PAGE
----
Bauhaus – a decorative typeface with constant width. The lack of variation in thicks and thins does not match the emotional response warranted by infatuation.
When set in blackletter, infatuation is contextualized as being in an epic, medeval tale of romance. It’s handwritten nature provides a sense of intimacy that matches the meaning of the word.
In Bodoni, a vertically-stressed typeface, there is minimal inflection given to the strength of the word. However, the variations in thicks and thins and the slight ornamentation provided by the geometric serifs do add to the meaning of infatuation.
In Dead History, infatuation reads as a grungy realization of some scene. As if being spoken by a stalker in a crime novel, this typeface invokes a feeling of discomfort amongst otherwise balanced typefaces.
The most romantic of the type settings – Edwardian Script provides elegant ligatures to unify an engulfing emotion brought to light by the word infatuation.
The title of the typeface, Fat, has more emotional drive than the typesetting itself in this case. There is little alignment between the extreme contrast and density in the letters and the inflection of the word.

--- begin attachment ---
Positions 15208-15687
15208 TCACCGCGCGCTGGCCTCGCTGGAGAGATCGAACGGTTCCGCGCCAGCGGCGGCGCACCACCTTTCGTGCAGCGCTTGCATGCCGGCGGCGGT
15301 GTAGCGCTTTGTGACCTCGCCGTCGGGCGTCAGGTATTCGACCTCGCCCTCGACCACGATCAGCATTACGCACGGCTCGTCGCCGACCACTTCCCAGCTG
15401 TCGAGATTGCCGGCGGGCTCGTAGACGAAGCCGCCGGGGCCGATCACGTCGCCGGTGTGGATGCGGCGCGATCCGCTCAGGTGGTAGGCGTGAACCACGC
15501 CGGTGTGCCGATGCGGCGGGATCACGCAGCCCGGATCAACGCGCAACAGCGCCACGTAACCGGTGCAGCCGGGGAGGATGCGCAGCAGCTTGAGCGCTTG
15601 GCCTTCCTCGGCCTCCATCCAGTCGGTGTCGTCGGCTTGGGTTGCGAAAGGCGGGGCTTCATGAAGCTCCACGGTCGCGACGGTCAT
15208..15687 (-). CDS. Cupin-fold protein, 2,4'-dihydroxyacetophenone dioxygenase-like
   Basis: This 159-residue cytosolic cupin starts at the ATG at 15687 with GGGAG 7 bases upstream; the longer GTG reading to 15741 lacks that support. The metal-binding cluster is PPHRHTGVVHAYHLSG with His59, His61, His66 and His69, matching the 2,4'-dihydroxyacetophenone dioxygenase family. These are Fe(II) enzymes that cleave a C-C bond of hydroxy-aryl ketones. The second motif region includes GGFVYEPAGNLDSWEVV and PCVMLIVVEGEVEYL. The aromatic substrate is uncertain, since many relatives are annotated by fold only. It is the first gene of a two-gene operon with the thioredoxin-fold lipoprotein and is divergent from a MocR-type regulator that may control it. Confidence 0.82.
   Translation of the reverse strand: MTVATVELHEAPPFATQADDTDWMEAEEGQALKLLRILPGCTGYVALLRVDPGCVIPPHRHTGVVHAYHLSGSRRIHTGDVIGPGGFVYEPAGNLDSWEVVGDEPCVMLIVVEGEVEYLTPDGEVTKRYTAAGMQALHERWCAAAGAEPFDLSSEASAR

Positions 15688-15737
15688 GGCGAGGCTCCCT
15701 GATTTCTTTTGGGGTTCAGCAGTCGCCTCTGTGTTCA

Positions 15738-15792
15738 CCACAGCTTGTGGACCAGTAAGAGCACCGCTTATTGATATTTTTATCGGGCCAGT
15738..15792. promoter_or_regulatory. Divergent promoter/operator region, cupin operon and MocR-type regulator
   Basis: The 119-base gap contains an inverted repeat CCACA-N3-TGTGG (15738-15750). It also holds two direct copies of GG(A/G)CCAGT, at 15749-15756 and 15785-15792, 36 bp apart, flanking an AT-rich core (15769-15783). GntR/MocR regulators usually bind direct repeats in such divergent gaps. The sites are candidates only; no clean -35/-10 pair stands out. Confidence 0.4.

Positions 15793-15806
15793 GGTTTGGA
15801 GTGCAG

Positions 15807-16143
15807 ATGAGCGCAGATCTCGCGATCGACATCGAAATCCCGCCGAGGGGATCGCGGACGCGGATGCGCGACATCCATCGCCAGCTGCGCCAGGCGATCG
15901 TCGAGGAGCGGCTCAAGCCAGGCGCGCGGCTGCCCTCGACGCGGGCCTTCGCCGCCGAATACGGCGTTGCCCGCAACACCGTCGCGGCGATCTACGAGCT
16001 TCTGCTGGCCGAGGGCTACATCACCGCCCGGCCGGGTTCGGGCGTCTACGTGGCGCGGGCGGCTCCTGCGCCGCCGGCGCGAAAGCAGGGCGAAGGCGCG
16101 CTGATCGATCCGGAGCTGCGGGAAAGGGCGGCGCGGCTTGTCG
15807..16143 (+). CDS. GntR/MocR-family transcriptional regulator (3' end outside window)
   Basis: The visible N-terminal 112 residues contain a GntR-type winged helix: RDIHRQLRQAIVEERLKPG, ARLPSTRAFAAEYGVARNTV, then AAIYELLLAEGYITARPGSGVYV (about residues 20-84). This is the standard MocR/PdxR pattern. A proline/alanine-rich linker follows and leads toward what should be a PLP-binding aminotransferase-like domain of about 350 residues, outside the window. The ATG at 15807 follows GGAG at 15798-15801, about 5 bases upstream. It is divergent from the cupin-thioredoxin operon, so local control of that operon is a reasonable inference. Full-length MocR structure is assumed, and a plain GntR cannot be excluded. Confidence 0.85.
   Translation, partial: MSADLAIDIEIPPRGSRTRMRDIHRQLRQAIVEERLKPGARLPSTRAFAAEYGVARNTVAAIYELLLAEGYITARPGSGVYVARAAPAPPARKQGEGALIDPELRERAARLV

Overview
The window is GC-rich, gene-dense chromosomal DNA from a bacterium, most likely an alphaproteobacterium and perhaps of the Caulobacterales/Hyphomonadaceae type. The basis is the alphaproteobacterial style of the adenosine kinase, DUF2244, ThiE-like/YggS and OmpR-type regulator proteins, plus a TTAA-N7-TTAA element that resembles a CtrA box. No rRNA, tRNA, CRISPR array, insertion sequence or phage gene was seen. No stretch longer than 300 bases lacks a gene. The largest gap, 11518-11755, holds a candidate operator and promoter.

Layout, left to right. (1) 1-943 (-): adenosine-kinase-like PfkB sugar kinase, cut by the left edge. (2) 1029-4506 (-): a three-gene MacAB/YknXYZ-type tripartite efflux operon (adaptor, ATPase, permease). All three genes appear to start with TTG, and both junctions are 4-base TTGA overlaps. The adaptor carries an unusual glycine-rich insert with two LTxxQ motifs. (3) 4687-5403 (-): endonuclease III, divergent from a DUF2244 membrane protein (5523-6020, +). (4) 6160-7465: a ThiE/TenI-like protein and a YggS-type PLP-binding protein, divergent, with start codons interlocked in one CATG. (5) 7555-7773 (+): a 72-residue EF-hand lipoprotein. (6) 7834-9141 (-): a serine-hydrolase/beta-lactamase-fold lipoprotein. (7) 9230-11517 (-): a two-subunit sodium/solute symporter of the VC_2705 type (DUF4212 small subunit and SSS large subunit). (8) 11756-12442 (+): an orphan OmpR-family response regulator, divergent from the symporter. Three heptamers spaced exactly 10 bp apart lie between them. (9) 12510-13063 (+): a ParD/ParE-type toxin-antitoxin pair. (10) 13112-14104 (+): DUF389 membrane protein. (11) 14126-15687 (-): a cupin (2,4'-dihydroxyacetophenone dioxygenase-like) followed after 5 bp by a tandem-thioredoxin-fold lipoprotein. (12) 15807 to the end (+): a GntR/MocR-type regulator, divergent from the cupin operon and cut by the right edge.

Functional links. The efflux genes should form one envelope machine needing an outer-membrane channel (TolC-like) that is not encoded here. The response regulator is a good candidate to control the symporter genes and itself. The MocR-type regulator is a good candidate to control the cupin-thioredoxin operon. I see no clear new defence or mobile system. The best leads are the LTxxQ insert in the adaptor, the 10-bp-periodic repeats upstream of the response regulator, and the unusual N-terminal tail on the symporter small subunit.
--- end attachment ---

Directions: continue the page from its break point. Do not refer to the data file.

Garamond provides a straightforward and formal appeal to the word. This font would be well suited in a lengthy, modern work of fiction.
Modern, linear and neutral – poorly correlated to the strong emotional pulls of infatuation. As renowned, Helvetica doesn’t provide a specific emotion to the word itself, but the implications of emotionlessness are not working with communicating the thought of infatuation.
More precise than Garamond, Minion provides a more tightly kerned and therefore more intimate connection between the letterforms.
Sans-serif, like Helvetica, Myriad is contemporary and clean. However, Myriad invokes a little more air and flexibility. The modernity of the typeface does not fit terribly well with infatuation though.